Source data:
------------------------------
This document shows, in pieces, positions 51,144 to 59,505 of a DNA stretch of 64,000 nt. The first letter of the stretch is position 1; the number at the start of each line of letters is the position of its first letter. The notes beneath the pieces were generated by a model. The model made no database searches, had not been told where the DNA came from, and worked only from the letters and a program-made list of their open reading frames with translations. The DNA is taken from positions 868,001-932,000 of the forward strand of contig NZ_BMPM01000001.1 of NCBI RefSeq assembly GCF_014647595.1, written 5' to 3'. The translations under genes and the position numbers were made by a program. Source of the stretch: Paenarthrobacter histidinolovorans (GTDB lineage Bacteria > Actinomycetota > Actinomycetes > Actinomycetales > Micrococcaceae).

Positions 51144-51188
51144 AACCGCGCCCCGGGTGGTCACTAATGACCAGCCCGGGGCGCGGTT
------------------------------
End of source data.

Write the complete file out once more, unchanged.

This document shows, in pieces, positions 51,144 to 59,505 of a DNA stretch of 64,000 nt. The first letter of the stretch is position 1; the number at the start of each line of letters is the position of its first letter. The notes beneath the pieces were generated by a model. The model made no database searches, had not been told where the DNA came from, and worked only from the letters and a program-made list of their open reading frames with translations. The DNA is taken from positions 868,001-932,000 of the forward strand of contig NZ_BMPM01000001.1 of NCBI RefSeq assembly GCF_014647595.1, written 5' to 3'. The translations under genes and the position numbers were made by a program. Source of the stretch: Paenarthrobacter histidinolovorans (GTDB lineage Bacteria > Actinomycetota > Actinomycetes > Actinomycetales > Micrococcaceae).

Positions 51144-51188
51144 AACCGCGCCCCGGGTGGTCACTAATGACCAGCCCGGGGCGCGGTT